To tell you truthfully, there are three basic sets of math: foundational math, cornerstone maths, and application maths. Everyone takes foundational math. If you’re in school for more than a year, you take foundational math. Elementary math. Your basic sum and difference and multiplication and division, with fractions and decimals on the side. Geometry and Algebra and pre-Calculus are all cornerstone maths. They are based on the foundations (and without the foundations, you’d fail at all of these), and provide a strong support for the real maths.
What are these real maths I speak of?
See, most people stop there. When they go to college, they’ll take college algebra or pre-Calculus or “Math for the Liberal Arts” or maybe an intro to statistics. Except… the point of math is missed.
To truly understand and realize math’s potential, you can’t stop two-thirds of the way through. You can’t lay a foundation and slap a cornerstone at each corner and call it a house. If that’s all you do, you’ll complain when the rain gets you wet. Don’t blame the math you’ve taken; they’re doing their best.
So what are the application maths?
You’re not gonna like it, but they’re the hard ones. Calculus (all of them), Statistics (like actual applied statistics, not just learning how to push buttons on a calculator and copy the solution), Stewardship/Accounting maths, and the maths beyond constitute the application maths.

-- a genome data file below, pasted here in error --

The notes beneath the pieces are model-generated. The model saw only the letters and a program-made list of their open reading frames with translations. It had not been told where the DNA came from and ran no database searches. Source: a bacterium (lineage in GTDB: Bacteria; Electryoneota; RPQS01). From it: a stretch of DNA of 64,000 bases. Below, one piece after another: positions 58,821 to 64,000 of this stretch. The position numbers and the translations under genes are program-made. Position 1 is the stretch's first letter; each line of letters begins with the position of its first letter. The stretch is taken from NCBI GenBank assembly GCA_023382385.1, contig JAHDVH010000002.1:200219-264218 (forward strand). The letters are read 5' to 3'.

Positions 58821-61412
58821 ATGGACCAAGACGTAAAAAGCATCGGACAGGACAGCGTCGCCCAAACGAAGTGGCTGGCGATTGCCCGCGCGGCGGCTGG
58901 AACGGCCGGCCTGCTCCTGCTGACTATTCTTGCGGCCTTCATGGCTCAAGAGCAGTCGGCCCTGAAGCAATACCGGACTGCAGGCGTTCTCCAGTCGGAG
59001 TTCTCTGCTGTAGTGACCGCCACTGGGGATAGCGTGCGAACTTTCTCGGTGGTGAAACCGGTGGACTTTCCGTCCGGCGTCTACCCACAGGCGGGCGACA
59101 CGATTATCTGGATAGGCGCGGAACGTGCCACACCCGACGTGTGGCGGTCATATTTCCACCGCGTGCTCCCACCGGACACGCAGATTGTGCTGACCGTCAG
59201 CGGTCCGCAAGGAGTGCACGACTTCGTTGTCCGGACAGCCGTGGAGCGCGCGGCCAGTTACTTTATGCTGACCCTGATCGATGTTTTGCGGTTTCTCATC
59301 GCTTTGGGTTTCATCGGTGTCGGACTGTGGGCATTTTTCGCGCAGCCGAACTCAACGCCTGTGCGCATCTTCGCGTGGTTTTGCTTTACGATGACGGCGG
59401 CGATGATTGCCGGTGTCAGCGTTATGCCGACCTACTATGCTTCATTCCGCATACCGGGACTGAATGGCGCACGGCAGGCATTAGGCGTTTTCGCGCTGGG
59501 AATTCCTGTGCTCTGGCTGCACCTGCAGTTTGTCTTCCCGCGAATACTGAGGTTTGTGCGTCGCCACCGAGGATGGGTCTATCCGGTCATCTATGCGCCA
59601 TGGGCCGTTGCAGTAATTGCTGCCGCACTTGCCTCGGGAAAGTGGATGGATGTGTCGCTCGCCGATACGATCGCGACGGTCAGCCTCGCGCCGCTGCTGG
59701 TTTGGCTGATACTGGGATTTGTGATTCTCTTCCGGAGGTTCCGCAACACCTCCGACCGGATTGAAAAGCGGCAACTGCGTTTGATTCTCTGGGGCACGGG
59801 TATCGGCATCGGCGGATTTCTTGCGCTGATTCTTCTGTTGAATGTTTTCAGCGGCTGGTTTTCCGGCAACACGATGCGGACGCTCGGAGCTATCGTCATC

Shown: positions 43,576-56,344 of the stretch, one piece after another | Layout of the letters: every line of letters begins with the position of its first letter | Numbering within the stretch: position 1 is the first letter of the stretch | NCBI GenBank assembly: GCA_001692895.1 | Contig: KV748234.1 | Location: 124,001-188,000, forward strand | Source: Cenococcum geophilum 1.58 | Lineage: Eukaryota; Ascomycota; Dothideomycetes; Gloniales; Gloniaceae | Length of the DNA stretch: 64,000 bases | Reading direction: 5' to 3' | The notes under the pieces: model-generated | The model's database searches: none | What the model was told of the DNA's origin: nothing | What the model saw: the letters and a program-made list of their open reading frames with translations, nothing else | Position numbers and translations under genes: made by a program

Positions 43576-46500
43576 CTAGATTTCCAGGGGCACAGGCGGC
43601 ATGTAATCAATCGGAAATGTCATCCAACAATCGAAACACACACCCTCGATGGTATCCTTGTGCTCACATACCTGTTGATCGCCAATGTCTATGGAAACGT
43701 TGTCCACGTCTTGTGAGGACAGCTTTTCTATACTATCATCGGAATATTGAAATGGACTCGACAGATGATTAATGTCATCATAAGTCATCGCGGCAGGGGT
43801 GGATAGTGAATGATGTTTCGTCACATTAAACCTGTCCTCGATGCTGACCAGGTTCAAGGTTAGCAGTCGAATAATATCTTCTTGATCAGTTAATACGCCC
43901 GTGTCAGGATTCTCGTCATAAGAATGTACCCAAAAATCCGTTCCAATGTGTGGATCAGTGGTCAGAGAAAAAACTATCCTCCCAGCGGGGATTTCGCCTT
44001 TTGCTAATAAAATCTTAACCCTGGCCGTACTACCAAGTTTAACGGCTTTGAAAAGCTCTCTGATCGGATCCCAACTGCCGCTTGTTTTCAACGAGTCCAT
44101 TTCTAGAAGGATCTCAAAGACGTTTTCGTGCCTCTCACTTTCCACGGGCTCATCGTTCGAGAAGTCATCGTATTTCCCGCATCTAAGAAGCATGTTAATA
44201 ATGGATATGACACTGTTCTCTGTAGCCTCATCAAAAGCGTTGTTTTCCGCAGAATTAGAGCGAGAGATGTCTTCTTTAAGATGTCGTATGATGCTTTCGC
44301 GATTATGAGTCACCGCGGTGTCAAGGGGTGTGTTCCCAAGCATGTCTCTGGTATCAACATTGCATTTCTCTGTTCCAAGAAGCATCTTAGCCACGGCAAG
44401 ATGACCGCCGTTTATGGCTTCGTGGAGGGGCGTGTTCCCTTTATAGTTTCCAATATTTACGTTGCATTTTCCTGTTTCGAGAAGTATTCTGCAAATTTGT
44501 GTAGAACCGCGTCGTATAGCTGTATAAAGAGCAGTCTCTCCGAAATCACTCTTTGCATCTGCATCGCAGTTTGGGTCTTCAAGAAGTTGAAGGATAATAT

Here we find the true reason why people hate math: they stop too soon. When you stop before you finish the house, you’ll be unsatisfied with the results.
The purpose of math is to build an array of tools until you finally have enough to tackle the complexities of life.
Art in Math
Good art tells a story. I once gave a persuasive speech on art, and how all true art tells a story. Again, it’s essentially a 1,400 word essay I don’t have time to share. Let’s just assume that I’m right (I realize that this is a huge assumption, but bear with me), that art tells a story. I also claimed above that math is an art.
Well, based on the idea that art tells a story, is there art in math?
I say yes.
All story-problems aside, where is the story in math?
Consider the following equation:
(note: all equations written in Mathcad Prime 3.1)
This is a simple equation. It may look complicated, but when you solve it (thanks, calculus 1), you find a simple numerical answer: 2.773.
Where did I get that answer? What does it mean? Why does it matter? How is this art? How does this tell a story?
One of the points I made in my speech “what is art” was this: sometimes the story is behind the art, instead of the art itself.
Let’s consider another equation:
Can I solve this one?
There is no answer. Or perhaps there is every answer.
Now there’s an interesting story. Because if you were to replace X in the denominator with X2, you’d find that the equation is equal to 1. One.
Where is the art? Enough of these weird examples, where is the art? Sure, we can admit math has purpose, but art?
I find the art of math in the stories you can tell with numbers. The stories are abstract, they’re hidden beneath weird squiggly lines and Xs and “dx” and that scary infinity. The story of math isn’t a traditional story. It comes from the beauty in natural patterns. You find the art of math in the way it flows through every part of our lives without our conscious awareness. It’s in the subtly that math possesses when it interacts with you.
Let’s conclude by going back to differential equations. This interesting (and slightly tedious) section of math is all around you, all the time. It’s manifested in the way you breathe, in the way your heart beats and the way your muscles and tendons and bones react to impact. The neurons firing in your brain that enable you to read and comprehend (at least somewhat) this sentence flit through the realm of math.
You are surrounded and engulfed in math, even if you don’t know it.